Leads to find a top dog

2nd February 2007 at 00:00
your head has just handed in her notice and you need a replacement. But how can governors with no professional background in teaching recruit a leader and be confident that they have found the right person?

The National College for School Leadership (NCSL) says the secret is all in the preparation. Jane Creasy, its operations director for succession planning and knowledge management, says: "Governors and the current head should regularly review what they are aiming for in the school. Good preparation can put you in a strong position in the recruitment process."

After appointing a selection panel of governors, you need a job description and a person specification. The local authority will have examples to help with ideas, but this is also an ideal opportunity to re-think the role. The NCSL says you should review the strategic plan and identify the skills needed to put your plan successfully into practice.

Caron Alford, chair of St Mary's CE junior school in Basingstoke, says: "We had full governing body training in recruiting a head from our authority and were supported throughout by our strategic improvement manager and attached inspector."

Given the dearth of applicants for headship, your advertisement has got to be eye-catching. This is also a chance to welcome school visits. "If we recruited again, I'd be tempted to run an informal open afternoon when candidates could meet pupils, staff, parents and governors," says Ms Alford.

Ms Creasy believes schools should think long-term and be committed to professional development for staff. "Schools should be growing the next generation of school leaders," she says. "This means there are likely to be strong internal candidates. It also enhances a school's reputation, making it more attractive to external applicants."

So what should governors look for in a head? Ms Creasy says governors should look to match the person with what the school is and wants to become. "It's important to look at the capabilities of the leadership team, but don't be tempted just to plug the gaps," she says. "I'd encourage governors to think beyond what first comes to mind."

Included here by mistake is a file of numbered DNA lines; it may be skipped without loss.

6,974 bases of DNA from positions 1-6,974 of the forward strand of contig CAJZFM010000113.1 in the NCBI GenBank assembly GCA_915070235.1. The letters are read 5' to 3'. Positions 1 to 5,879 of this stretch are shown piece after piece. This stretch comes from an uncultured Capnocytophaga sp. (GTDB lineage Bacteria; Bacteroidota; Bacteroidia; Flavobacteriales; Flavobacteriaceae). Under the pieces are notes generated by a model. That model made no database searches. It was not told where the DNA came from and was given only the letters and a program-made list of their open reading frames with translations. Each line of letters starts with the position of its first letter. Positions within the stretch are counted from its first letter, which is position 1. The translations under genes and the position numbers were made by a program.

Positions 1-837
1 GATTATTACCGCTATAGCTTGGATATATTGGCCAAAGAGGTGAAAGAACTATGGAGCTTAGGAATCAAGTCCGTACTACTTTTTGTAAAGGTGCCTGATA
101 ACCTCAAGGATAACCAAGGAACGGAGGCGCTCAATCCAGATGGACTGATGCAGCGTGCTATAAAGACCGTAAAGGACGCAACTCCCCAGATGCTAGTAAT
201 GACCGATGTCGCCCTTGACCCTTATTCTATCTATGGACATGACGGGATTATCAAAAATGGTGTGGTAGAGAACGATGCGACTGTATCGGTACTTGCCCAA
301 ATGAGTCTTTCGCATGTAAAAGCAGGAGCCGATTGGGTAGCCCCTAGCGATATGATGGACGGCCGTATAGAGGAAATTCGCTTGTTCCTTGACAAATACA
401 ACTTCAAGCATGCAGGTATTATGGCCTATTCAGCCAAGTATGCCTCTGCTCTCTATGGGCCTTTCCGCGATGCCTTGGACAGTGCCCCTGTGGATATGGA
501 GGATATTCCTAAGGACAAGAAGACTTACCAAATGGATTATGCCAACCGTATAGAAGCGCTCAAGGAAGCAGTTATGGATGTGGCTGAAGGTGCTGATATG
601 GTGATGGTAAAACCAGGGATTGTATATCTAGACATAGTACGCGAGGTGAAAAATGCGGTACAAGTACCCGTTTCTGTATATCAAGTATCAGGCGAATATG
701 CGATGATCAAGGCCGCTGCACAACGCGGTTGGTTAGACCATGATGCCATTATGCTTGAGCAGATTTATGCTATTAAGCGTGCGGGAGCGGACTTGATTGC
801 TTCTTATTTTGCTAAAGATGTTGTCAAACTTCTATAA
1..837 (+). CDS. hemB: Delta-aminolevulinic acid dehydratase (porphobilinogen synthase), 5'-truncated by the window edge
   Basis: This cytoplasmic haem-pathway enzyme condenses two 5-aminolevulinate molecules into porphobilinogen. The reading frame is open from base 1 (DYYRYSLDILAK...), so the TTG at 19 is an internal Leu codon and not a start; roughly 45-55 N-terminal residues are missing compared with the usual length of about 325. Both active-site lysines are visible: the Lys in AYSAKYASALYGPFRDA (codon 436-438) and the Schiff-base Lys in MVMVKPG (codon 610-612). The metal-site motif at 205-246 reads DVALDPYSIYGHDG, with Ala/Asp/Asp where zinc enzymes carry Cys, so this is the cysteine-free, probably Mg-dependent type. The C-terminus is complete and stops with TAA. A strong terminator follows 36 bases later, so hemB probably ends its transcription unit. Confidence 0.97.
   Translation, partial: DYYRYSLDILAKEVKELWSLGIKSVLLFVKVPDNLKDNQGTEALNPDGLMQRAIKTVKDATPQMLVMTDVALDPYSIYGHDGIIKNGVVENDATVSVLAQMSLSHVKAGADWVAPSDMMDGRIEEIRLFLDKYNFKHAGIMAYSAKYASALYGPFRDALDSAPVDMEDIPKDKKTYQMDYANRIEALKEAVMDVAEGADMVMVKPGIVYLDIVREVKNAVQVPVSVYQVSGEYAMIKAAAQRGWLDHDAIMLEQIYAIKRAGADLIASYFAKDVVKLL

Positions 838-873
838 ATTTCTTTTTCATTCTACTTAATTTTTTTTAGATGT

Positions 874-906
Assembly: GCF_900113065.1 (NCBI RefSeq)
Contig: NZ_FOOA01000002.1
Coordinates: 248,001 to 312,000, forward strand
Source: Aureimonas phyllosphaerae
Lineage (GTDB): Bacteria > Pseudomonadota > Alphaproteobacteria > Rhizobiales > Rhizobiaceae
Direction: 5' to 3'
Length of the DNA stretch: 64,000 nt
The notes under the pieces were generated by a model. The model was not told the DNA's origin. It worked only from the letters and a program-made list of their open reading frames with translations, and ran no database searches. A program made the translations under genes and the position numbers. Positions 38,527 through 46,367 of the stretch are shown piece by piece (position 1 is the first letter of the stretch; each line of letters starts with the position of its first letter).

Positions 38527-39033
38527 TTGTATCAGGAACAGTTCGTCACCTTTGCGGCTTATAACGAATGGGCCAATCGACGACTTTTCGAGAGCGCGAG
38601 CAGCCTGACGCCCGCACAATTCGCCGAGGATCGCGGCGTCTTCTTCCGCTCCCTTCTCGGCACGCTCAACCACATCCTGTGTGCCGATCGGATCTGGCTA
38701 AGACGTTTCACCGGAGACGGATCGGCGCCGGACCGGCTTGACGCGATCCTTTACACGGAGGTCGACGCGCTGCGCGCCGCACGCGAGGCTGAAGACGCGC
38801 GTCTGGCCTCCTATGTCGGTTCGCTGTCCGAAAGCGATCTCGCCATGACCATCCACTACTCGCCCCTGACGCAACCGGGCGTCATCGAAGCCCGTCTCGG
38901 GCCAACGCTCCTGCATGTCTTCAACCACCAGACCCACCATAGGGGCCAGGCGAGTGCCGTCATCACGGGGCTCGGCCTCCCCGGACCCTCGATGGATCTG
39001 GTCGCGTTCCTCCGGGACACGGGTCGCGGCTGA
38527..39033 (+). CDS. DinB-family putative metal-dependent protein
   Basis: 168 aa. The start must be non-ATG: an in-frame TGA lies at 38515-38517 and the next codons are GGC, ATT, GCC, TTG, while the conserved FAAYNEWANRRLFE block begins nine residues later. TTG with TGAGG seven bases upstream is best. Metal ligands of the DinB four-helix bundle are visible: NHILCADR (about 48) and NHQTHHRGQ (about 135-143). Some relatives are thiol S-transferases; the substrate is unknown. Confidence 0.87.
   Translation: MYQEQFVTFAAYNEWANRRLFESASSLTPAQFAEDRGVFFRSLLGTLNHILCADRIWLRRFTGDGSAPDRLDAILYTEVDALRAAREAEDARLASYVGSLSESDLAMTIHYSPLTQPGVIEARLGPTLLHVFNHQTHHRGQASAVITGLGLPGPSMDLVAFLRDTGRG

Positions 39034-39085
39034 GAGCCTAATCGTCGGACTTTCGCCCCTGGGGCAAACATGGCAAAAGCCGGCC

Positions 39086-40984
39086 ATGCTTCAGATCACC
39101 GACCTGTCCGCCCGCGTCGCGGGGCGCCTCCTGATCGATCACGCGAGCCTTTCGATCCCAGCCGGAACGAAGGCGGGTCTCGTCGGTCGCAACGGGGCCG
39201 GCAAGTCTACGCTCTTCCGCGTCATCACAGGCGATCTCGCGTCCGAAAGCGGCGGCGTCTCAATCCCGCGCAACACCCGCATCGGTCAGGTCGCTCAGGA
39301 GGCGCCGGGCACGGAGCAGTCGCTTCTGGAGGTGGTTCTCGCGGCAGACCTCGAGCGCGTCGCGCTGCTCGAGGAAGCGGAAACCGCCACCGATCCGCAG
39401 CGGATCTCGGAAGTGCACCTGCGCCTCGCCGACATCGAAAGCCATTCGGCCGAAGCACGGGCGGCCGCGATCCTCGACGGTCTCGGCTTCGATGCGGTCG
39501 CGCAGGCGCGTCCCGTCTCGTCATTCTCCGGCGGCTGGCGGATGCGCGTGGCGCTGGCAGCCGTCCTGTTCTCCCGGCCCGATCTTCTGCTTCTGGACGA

A formal interview is only part of the process, so governors need to decide on the other techniques they will use to find the right person. George Tomlinson primary school in Leytonstone, east London, used an assessment centre that was being piloted by the local authority. The assessment showed that both candidates had shortcomings, so the school did not appoint.

"I was impressed with the centre and wanted to use it again," says Paul Dixon, chair of governors. "But the governors felt that the cost was prohibitive so we created our own assessments with a trained representative from the local authority."

Ms Creasy recommends using a variety of techniques. "Ask candidates to undertake an activity that is likely to be part of the role - some interaction with staff or students," she says. "Remember both parties have a lot at stake, and it's important that the candidate and the school have an opportunity to find out about each other."

You also need time to prepare interview questions. At George Tomlinson primary, pupils from the school council were involved in the interview process, so the children were prepared beforehand.

Mr Dixon says: "We talked about what pupils thought the role of the head was and what qualities they would look for, suitable questions and replies they could expect. It was the most fun part of the process for me."

"Recruiting heads and senior leaders", a guide for school governors, is available at: www.ncsl.org.ukpublications; also at www.nga.org.uk

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